So I’ve been doing the baking soda and vinegar routine for about a month and a half now. I can’t tell you how impressed I’ve been! I didn’t have any transition phase. I haven’t used “normal” shampoo on a regular basis for years, so my scalp really had nothing new to adjust to. My hair feels soooooo much better!! It also looks considerably better, as you can see from the photos. The curls are coming back, it’s shiny, it feels soft and healthy.
I finally bit the bullet and ordered some good shampoo and conditioner. I’m not sure yet how I want to continue….. stick to no-poo for a while?….. switch back to shampoo and conditioner?….. use a combination of both? I’m undecided.
If you’ve read much of my past blog, you probably know that my biggest complaint is finding a shampoo or conditioner I love……. and then they change it. And the hunt for the right product starts all over again. The past few years, things have been up in the air with products for me, never quite settling on one I love. And in the process, using my husband’s Pantene in between. 😝
I finally settled (as in, I bought it more than once) on one my hair mostly likes, but it’s about $8 a bottle, and I can only get it online. (No stores around here carry it.) But money got tight, and I stopped ordering it. I used Pantene for a few months, just because we already had it, but my hair felt gross and got really tangled on the under side (a result of cones). So, I stripped my hair and tried another product. It’s organic, no cones, cheaper than the one I order, and I can get it in local stores. However, after using it for a couple of weeks, my hair feels like it’s coated in wax!
So……. with all that, my hair is not in good shape. It’s limp and heavy, it waves instead of curls, it frizzes as it dries, etc. The only time I wear it down is when I flat iron it. 🙁 I seriously need a change.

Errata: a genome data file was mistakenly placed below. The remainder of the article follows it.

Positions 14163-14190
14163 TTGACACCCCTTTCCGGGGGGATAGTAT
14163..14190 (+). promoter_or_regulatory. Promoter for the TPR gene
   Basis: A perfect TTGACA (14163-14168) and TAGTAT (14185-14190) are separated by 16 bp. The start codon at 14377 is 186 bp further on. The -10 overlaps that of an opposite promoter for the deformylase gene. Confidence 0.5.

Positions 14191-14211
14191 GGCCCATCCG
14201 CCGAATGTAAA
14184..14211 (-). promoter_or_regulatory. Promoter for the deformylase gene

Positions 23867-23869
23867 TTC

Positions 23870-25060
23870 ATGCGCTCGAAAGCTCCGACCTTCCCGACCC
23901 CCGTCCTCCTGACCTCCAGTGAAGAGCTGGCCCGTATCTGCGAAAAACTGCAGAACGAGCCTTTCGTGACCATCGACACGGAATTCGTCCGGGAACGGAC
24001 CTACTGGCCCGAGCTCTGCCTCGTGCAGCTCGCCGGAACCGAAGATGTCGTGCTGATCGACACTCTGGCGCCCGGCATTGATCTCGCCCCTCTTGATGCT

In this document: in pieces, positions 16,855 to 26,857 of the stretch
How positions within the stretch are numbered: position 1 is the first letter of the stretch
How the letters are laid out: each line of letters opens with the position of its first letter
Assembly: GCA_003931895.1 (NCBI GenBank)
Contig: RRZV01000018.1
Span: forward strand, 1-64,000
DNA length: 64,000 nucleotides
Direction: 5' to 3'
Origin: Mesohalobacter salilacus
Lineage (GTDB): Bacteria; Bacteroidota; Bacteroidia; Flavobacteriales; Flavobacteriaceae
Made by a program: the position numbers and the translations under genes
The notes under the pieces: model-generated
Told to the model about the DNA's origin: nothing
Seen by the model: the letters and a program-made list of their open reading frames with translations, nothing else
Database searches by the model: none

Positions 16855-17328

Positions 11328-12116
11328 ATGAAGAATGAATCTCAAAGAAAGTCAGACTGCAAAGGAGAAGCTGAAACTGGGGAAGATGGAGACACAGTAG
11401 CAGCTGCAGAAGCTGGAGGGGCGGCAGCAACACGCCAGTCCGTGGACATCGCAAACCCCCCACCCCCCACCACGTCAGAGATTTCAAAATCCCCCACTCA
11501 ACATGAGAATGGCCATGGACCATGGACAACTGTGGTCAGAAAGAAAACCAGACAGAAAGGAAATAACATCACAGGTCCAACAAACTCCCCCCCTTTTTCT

Last week, I decided to get real basic and try the baking soda & vinegar routine. I’m giving up shampoo and conditioner entirely for the time being. I can already tell a difference after only one wash!! I won’t be doing this long-term because I’ve heard it can be damaging. I’m just hoping to get rid of all the build-up and get my hair back into decent shape.
On the up side though… my hair is thicker and growing faster than it ever has before! (I’m sure it’s due to pregnancy hormones, since I just had my second child.) I trimmed off a total of about 8 inches last year to maintain my length. 8 inches in 1 year!!! How exciting is that?! 😊
Here is a video showing the baking soda & vinegar wash routine.
Years ago, when I first began my hair journey, I quickly discovered that some of the widely accepted and practiced methods for growing long healthy straight hair did NOT work for me at all. In fact, sometimes it made it worse. One of those practices is stretching the time between washes (as in, don’t get your hair wet in the shower) so the natural oils will have a chance to soak in. Another is to apply oil to the ends of the hair where the natural oils never get a chance to reach. I tried this for a few months. It made my hair look and feel awful. What I hadn’t yet learned was that curly hair is generally dehydrated by nature, and that my hair actually NEEDED the water I had been depriving it of in the shower. I do try to shampoo only once a week or less, and I use a gentle shampoo, to keep from stripping away all the natural oils on my scalp and hair. But I still get it wet, even when I don’t wash it. Doing this improved the health significantly.